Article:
One interesting strategy I ran across this year was organized by the Connecticut Council for Philanthropy. The Council’s “Ways to Share . . . A Holiday Wish List” compiled organizations’ needs from around the state into one go-to resource for potential donors. Groups could list specific items they needed, as well as volunteer opportunities and a “big wish” item. Then, in addition to posting the resource on its own web site, the Council posted highlights from the list to its 450+ followers on Twitter and Facebook — making it very easy for donors to retweet or share on Facebook to their own social networks.
I’d love to see an association of museums or public history sites try a “history holiday wish list” or something similar. Sure, groups would be competing for donations, but we all know that we’re competing no matter what. Pooling marketing efforts just might reach a broader audience than individual organizations would reach on their own.
For other ideas for online fundraising, check out these tips for creating effective online campaigns. And for next year, make sure to investigate some of Mashable’s picks for the best online fundraising platforms.
Happy holidays, and happy fundraising.
Despite my day job in digital humanities, I am a reluctant social media user in my personal life. I dabble here and there, but I know about many social media platforms by reading about them—not using them. I don’t even own a smart phone (gasp!).
But I’m beginning to be persuaded that I’m missing out.
And I’m convinced that if you work at a public history or cultural institution, you’re missing out too if your institution hasn’t embraced at least a couple of these platforms.
Facebook, to take the most obvious example, now has more than 750 million users around the world. Those users reportedly share 30 billion pieces of content each month, including links, photos, news stories, etc.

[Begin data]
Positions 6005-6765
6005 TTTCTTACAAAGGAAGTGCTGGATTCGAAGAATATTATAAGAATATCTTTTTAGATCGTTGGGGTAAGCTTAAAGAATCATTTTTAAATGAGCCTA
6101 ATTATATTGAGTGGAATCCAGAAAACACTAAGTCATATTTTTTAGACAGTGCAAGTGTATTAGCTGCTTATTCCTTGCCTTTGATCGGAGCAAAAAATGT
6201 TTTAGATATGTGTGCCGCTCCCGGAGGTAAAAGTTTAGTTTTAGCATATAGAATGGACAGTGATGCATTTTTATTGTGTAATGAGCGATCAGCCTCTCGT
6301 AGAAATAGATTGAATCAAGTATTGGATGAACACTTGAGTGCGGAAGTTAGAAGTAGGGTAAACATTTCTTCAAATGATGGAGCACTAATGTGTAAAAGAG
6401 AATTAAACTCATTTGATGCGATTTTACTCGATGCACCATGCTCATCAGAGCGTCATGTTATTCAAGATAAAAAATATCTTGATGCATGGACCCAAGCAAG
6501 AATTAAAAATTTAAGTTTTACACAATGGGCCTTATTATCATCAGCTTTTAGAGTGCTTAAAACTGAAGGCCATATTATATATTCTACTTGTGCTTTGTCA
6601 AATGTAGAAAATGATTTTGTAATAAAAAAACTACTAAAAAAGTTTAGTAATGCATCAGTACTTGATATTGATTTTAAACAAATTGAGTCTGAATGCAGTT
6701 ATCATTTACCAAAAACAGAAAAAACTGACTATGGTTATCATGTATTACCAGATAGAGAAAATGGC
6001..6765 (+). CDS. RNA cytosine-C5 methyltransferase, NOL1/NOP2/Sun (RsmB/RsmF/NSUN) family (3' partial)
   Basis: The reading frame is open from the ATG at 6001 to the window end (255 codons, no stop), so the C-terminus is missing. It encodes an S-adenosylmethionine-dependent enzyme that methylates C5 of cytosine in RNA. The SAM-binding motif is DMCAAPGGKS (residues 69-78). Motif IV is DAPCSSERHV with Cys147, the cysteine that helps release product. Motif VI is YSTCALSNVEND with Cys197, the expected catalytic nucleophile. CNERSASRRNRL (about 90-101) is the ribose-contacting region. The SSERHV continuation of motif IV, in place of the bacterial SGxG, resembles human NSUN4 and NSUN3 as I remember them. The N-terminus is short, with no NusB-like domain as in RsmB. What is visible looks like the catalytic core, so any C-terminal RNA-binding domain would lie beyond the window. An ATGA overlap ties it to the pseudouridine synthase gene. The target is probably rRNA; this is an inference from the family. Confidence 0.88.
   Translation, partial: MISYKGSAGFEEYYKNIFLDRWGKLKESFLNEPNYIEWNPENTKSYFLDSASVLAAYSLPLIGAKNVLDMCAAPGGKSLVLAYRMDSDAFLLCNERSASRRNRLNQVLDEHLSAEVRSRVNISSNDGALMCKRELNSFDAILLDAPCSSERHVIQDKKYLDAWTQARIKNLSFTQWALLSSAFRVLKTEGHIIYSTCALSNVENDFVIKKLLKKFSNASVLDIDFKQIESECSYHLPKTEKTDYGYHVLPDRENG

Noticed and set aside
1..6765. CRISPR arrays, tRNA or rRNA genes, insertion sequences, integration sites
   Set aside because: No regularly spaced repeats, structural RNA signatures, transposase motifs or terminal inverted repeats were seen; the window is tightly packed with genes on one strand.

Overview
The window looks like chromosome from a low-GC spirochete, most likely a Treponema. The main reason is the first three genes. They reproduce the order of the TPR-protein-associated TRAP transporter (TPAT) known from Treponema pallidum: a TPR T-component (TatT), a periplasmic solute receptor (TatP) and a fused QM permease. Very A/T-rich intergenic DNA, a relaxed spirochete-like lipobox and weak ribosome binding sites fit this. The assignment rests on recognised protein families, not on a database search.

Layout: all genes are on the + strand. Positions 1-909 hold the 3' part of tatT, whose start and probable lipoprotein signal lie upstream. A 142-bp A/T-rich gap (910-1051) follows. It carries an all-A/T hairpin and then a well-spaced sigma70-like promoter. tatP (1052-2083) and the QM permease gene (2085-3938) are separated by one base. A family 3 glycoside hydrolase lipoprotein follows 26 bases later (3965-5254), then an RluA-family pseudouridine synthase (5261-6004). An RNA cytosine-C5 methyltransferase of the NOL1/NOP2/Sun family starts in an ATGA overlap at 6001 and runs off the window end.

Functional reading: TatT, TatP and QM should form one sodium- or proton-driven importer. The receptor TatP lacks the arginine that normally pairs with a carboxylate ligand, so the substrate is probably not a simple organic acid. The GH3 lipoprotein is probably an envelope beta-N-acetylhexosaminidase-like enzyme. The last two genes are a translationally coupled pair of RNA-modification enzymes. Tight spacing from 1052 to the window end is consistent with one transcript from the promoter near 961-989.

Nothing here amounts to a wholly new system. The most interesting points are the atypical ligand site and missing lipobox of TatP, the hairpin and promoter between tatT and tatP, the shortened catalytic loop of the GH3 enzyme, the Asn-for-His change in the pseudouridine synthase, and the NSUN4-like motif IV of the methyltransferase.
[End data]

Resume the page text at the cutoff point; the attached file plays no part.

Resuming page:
Twitter has a smaller user base, but that base is now posting an average of 200 million tweets each day. In case you missed it, the White House recently hosted a Twitter Town Hall. You can watch the full video of the July 6 event here, or check out a brief recap of the event in this YouTube video:
Can we as cultural institutions really afford to ignore that large an audience?
Tumblr, Flickr, YouTube, Vimeo, FourSquare, LinkedIn, MySpace, various blogging sites . . . the specific platforms may be different, but the basic mindset is the same. And more platforms roll out each month. Google+ launched just three weeks ago, and already has somewhere in the neighborhood of 18 million users. I wish I could say the same thing about my own digital projects!
So what does this mean for those of us who are newer users of these tools?
First, carve out some time to start exploring. Check out how other people are using these platforms, and start an idea list for how you might use a particular social media tool for your own institution. For instance, I recently stumbled across “25 content ideas for your company’s Facebook page;” you’ll have to adapt some of the suggestions to make them work for cultural institutions, but it’s well worth a read.
Second, if you need some other facts to convince your bosses or board members why social media is important, crib from this brief list of statistics or check out the many interesting reports written by the Pew Internet & American Life Project. The National Archives is also remarkably open about its social media strategy and how many people it’s reaching.
If you’re a member of LinkedIn, you can find several interesting conversations about museums and social media over at the Museums and the Web group.